Associate Degree In Nursing Nc?
Q: Just wondering if someone could explain the options for nursing education in
the States. Namely, what is an Associate degree? Can you still get a diploma
in nursing in the USA?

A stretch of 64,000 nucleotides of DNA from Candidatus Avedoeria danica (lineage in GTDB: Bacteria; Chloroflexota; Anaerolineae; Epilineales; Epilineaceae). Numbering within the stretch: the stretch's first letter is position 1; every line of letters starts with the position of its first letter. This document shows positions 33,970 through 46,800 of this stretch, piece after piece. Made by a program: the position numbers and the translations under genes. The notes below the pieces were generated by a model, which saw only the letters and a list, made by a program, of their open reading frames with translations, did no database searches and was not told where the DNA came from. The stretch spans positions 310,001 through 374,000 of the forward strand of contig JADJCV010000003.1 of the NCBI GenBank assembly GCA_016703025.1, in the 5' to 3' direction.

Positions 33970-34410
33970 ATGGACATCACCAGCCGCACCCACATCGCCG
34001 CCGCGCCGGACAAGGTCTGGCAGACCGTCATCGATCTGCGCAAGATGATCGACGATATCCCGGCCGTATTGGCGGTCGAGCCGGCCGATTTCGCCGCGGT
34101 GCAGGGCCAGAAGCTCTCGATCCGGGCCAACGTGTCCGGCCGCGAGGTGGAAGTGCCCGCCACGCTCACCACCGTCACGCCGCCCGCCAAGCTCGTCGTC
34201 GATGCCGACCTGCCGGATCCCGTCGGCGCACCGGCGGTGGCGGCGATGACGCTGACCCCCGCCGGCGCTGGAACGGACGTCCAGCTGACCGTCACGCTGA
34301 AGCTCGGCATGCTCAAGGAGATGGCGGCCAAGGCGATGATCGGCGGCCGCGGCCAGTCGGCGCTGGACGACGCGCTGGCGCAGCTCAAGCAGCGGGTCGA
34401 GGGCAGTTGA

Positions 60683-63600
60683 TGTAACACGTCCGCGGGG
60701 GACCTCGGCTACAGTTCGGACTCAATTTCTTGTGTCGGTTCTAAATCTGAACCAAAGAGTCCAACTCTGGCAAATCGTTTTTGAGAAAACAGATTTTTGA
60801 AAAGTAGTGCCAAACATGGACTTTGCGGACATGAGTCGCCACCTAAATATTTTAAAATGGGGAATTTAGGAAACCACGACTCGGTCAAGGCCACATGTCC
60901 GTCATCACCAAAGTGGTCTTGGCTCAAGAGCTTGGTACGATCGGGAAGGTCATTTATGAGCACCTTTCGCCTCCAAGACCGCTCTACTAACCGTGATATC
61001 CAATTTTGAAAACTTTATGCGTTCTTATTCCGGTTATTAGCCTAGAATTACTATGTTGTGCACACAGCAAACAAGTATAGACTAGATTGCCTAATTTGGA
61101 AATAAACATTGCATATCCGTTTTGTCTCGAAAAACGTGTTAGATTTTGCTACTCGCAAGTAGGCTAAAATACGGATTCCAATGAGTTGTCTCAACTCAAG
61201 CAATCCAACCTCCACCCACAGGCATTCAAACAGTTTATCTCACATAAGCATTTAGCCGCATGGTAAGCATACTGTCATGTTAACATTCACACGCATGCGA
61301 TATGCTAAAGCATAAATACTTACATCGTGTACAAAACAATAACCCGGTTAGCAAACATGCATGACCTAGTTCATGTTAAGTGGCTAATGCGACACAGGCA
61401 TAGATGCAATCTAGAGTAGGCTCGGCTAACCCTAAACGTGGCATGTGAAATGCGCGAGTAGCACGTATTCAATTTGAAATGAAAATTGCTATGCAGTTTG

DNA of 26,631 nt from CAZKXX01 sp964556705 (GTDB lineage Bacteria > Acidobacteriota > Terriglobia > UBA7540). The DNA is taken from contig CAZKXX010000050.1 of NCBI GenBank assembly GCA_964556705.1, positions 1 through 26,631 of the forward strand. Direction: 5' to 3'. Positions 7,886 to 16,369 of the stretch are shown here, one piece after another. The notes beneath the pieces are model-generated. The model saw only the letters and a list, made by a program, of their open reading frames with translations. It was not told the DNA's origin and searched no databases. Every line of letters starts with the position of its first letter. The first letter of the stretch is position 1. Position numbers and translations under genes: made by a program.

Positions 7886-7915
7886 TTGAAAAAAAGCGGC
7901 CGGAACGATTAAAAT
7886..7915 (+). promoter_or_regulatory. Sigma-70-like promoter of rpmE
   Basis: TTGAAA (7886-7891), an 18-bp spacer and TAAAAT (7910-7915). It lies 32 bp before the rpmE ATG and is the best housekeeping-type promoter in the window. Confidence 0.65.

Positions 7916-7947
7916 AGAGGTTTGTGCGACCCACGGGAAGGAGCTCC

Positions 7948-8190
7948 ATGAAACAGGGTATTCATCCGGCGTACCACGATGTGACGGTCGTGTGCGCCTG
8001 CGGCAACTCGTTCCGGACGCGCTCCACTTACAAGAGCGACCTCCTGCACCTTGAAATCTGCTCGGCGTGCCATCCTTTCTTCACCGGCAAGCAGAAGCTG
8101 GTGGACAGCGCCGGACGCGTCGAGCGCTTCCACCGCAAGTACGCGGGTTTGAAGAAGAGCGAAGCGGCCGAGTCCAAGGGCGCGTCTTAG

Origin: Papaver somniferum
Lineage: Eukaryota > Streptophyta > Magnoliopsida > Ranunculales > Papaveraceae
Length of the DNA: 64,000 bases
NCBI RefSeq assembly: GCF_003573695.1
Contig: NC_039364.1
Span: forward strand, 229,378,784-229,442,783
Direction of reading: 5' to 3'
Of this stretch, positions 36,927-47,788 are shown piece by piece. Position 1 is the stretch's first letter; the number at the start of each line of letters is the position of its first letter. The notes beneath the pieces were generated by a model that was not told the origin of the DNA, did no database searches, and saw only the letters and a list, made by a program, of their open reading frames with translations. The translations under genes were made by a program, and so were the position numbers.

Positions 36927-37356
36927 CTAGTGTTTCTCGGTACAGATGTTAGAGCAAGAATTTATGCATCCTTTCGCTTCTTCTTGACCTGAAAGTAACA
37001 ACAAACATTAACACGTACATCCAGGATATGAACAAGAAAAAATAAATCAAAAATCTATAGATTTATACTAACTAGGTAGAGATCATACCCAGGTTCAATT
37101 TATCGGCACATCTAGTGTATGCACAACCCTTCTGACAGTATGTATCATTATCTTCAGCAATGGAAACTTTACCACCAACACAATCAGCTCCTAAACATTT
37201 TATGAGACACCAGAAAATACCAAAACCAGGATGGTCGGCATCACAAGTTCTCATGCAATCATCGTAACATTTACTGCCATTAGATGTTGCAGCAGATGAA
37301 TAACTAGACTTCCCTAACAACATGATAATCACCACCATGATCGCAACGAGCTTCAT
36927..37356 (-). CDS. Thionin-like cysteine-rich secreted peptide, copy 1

A:Associate degree is a two year degree. Diploma is available in some places. I am really not to sure what the legal diferences are, since you can get diplomas in other fields, too not JUST nursing. Steve, as Associate degree is typically a 2-year degree taught at a community college, which is a 2-year college as opposed to the 4-year university. But many 4-year universities also offer the two-year associate degree programs in nursing. In an associate degree program, students typically take 4 semesters, or 4 semesters and a summer, of science, liberal arts, and nursing courses. If you check the web site for Indiana University-Purdue University at Indianapolis (http://www.iupui.edu/home/nurs.html), you'll see descriptions of their 2-year associate degree program and their 4-year BSN (Bachelor of Science in Nursing) program. There are still 3 or 4 dozen hospital-based diploma programs in the US. These programs are usually either 2 years or 3 years in length. The two-year programs normally require that applicants finish a year of prerequisite science and liberal arts courses before beginning the 2 years of full-time nursing study. The three-year diploma programs require essentially the same science and liberal arts courses, but the courses are taken during the first 2 semesters and summer session at the same time as the introductory nursing courses. To the best of my knowledge there are no more diploma schools of nursing in the states. These were hospital based programs, usually 3 years in length. Several years ago when the Amr. Nurses Association created the "Entry into Practice" for nursing, it included only 2 entry levels (RN) 2 year or Associate Degree and 4 year, Bacclaureate (can't spell tonite) degree (bsn) The plan was to eliminate the LPN and replace them with 2 yearRN's because they had "technical" training as opposed to the 4 year grad who had "theory". The problem all thoseyears agowas that we all wrote the same state board, regardless ofwhere we went to school or for how long. So although the 3 year programs have been eliminated (diploma schools) we still have 2 and 4 year college programs, and we still allwrite the same state board exam, and.....we still have LPN's and LPN schools of nursing, which is, I believe, as it should be. I never did agree with the whole "Entry into Practice" concept in the first place!
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